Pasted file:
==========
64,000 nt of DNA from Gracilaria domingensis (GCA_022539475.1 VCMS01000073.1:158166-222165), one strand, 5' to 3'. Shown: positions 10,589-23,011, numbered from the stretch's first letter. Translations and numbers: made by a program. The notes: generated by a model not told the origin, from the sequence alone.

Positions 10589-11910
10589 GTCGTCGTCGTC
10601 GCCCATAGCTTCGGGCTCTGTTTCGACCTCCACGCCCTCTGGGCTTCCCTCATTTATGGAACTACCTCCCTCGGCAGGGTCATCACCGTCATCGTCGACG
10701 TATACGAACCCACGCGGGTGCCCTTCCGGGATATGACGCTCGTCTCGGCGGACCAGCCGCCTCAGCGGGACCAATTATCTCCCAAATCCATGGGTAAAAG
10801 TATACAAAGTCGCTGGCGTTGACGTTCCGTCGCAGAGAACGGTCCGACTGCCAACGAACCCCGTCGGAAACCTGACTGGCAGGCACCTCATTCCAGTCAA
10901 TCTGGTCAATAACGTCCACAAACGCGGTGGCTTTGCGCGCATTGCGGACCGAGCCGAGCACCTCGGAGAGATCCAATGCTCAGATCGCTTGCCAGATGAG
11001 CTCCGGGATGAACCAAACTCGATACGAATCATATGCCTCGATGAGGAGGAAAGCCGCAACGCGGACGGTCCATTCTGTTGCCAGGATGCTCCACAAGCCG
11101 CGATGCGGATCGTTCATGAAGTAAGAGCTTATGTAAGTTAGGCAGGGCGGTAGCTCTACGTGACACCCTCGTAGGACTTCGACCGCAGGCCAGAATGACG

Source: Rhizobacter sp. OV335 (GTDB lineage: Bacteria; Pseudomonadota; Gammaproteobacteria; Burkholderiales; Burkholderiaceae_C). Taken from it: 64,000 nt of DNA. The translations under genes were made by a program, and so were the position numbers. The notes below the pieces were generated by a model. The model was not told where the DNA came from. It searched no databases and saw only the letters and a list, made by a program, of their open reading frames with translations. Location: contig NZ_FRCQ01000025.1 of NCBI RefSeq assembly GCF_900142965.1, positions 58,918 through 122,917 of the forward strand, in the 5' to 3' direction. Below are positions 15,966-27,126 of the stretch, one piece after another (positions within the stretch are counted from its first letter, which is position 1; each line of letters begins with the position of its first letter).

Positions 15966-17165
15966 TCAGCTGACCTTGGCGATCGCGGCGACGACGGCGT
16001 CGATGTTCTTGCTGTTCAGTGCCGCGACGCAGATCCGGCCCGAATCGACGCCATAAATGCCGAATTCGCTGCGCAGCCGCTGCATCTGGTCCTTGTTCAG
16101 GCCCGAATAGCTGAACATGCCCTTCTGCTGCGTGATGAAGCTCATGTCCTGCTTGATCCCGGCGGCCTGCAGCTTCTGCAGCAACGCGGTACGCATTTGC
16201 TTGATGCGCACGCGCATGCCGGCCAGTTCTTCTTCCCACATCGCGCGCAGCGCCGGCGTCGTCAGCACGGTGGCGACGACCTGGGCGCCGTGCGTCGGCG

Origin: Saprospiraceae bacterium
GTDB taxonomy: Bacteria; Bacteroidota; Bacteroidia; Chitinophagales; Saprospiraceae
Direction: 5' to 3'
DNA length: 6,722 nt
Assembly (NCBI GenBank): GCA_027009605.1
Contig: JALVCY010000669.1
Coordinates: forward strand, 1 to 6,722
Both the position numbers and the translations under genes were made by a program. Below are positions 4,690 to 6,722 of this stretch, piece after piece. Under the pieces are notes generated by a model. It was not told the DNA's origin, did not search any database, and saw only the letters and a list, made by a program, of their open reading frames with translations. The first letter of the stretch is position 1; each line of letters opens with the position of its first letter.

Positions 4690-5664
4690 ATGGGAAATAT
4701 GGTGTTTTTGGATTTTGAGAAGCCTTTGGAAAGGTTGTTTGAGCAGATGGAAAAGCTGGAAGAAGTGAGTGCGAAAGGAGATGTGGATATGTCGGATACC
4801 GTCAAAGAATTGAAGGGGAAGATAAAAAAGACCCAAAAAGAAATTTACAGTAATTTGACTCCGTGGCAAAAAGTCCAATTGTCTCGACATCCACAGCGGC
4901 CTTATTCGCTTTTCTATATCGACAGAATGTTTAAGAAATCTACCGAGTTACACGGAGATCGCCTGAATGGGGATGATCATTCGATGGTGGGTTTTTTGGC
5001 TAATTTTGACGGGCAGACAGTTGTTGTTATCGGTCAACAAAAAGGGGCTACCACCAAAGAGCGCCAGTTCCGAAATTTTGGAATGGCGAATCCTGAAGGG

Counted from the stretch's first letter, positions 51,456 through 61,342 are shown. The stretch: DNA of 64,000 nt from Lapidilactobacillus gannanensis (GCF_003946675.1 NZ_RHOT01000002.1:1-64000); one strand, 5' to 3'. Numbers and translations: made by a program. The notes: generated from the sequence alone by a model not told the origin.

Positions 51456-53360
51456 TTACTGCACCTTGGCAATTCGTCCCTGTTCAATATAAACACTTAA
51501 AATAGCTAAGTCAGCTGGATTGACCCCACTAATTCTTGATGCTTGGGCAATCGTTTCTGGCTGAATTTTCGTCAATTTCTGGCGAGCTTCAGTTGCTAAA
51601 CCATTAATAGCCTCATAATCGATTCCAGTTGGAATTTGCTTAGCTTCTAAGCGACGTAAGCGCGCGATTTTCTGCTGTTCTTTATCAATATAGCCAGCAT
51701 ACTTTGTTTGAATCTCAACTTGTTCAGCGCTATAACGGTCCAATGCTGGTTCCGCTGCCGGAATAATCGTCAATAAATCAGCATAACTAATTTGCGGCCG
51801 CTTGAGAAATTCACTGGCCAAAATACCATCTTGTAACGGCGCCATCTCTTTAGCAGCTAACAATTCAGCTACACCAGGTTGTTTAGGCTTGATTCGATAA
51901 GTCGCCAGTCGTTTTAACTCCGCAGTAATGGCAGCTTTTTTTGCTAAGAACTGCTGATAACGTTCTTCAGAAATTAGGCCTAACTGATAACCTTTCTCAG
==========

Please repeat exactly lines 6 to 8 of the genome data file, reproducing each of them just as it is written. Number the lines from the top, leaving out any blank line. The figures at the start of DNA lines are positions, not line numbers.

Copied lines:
10801 TATACAAAGTCGCTGGCGTTGACGTTCCGTCGCAGAGAACGGTCCGACTGCCAACGAACCCCGTCGGAAACCTGACTGGCAGGCACCTCATTCCAGTCAA
10901 TCTGGTCAATAACGTCCACAAACGCGGTGGCTTTGCGCGCATTGCGGACCGAGCCGAGCACCTCGGAGAGATCCAATGCTCAGATCGCTTGCCAGATGAG
11001 CTCCGGGATGAACCAAACTCGATACGAATCATATGCCTCGATGAGGAGGAAAGCCGCAACGCGGACGGTCCATTCTGTTGCCAGGATGCTCCACAAGCCG